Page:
shock wave on horse's hind limb

Modalities ranging from PEMF to vibration plates might help manage equine injury or improve performance

Veterinarians and therapy professionals have access to many modalities designed to support equine athletes’ optimal performance, recovery, and ­rehabilitation. Similar to approaches used in humans, these equine therapies can be invaluable for improving performance and reducing recovery times.

Many treatment protocols were initially developed after extrapolation from scientifically validated use in humans. However, many unproven—and at times unhelpful or even harmful—therapies also exist. Rehabilitation and physical therapy for horses has become a popular topic with increasing treatment options and formal training, such as that provided through the American College of Veterinary Sports Medicine and Rehabilitation board-­certification program. While limited published research supports the use of some of these treatments, vets and researchers are striving to put more science behind them.

In this article we’ll focus on the supportive and noninvasive treatments being used in horses. Veterinarians typically recommend these as adjuncts to other medications and therapies. Reviewing their benefits and limitations can help you understand how they might fit into your sport horse care strategy. Work with a practitioner who is well-versed in these treatments and has thoroughly examined your horse to determine how to best manage an injury or improve performance.

Shock Wave Therapy

Veterinarians use extracorporeal shock wave therapy (ESWT) to treat a wide variety of equine injuries, primarily musculoskeletal. Shock wave describes the intense, short pulses of energy the generator creates and transmits rapidly through a probe to the desired area of treatment. While ESWT’s exact mechanism remains unknown, equine practitioners have found success with the therapy and have developed detailed protocols for managing many conditions. Common uses include treating desmitis and tendinitis (ligament and tendon injury and inflammation, respectively), osteoarthritis, muscle pain, and podotrochlosis (aka navicular syndrome), often alongside other therapies, with varying levels of effectiveness.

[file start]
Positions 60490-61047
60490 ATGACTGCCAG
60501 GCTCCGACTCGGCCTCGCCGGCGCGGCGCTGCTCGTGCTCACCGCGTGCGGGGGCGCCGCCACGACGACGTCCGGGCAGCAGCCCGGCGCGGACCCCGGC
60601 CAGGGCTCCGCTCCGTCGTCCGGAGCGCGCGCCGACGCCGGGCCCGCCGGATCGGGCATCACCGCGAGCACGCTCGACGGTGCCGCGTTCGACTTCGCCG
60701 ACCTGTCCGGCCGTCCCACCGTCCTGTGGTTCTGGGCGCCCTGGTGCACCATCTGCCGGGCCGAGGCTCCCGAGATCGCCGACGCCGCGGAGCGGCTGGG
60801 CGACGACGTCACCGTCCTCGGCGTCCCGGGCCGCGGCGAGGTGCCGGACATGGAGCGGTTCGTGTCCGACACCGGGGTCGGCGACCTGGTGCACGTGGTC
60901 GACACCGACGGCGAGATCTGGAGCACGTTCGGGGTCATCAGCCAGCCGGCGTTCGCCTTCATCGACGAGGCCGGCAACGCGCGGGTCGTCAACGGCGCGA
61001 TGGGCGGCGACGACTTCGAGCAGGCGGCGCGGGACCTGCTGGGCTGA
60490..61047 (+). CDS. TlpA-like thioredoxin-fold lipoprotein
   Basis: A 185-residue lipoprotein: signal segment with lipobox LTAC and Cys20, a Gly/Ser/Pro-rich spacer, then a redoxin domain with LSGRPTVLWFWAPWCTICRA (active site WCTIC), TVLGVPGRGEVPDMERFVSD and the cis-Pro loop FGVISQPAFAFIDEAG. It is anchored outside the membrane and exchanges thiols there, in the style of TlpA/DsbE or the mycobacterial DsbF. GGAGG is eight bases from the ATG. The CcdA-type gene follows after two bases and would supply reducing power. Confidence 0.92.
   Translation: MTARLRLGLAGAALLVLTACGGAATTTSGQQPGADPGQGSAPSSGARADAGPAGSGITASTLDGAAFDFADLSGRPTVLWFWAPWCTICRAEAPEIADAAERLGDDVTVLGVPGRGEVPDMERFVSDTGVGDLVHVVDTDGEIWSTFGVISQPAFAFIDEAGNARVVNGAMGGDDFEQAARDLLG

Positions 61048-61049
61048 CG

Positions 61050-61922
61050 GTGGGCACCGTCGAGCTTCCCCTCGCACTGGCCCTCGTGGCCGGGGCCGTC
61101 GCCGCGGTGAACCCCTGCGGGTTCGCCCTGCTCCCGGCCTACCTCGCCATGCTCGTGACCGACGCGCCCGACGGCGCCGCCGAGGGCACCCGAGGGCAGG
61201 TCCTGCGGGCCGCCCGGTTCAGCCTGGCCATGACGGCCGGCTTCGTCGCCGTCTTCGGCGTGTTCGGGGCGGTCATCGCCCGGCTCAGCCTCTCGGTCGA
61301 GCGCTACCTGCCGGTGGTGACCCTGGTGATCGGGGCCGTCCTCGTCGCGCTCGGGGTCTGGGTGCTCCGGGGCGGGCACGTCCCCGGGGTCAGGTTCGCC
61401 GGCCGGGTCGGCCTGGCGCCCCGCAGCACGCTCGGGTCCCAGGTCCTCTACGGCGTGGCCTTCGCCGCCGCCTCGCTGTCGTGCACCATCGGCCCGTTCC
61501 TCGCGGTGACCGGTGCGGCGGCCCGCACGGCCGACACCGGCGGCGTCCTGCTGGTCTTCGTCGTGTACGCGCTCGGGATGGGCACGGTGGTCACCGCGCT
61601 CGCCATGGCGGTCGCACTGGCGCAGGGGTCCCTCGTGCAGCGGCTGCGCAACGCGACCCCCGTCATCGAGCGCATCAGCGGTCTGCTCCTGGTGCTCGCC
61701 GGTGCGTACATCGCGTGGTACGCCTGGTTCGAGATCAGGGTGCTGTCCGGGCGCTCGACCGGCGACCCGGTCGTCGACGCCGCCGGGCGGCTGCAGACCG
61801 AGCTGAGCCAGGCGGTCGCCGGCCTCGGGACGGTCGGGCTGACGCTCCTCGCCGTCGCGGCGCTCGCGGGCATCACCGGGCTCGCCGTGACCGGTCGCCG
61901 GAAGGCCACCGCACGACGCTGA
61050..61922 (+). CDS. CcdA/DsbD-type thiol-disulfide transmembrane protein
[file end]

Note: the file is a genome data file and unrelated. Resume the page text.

“I typically use shock wave and (Class IV) laser in conjunction when treating tendon or ligament injuries,” says Nathan Mitts, DVM, of Peterson Smith Equine Hospital, in Ocala, Florida. “The combined use of modalities, along with regular, thorough rechecks, leads to the best recovery and outcome.”

Some horses might need to be sedated for ESWT administration, depending on the targeted tissue, because it can cause momentary discomfort. Shock wave therapy can exert an analgesic, or pain-relieving, effect that lasts as long as four days, so rest and recovery should account for this. Its analgesic properties have also led organizations such as the United States Equestrian Federation (USEF) and the Fédération Equestre Internationale (FEI) to place restrictions on treatments prior or during competition.

Pulsed Electromagnetic Field Therapy

Pulsed electromagnetic field (PEMF) therapy involves using blankets or loops that emit electromagnetic pulses to ­different areas of the body. These pulses appear to promote healing through a variety of pathways that reduce inflammation and improve tissue repair (Gaynor et al., 2018). A single treatment might only provide a short duration of increased comfort. However, with frequency of use, PEMF might be an effective healing aid. Several PEMF products are on the market, but studies assessing their mode of action and efficacy are limited.

In a recent study (King et al., 2022), a type of PEMF known as bio-­electromagnetic energy regulation, or BEMER, improved epaxial (back muscle) pain in a small group of horses. It’s provided via a blanket or by cuffs to smaller portions of the body. Vets might recommend this Class II medical device to temporarily improve circulation, which can decrease inflammation and improve healing and

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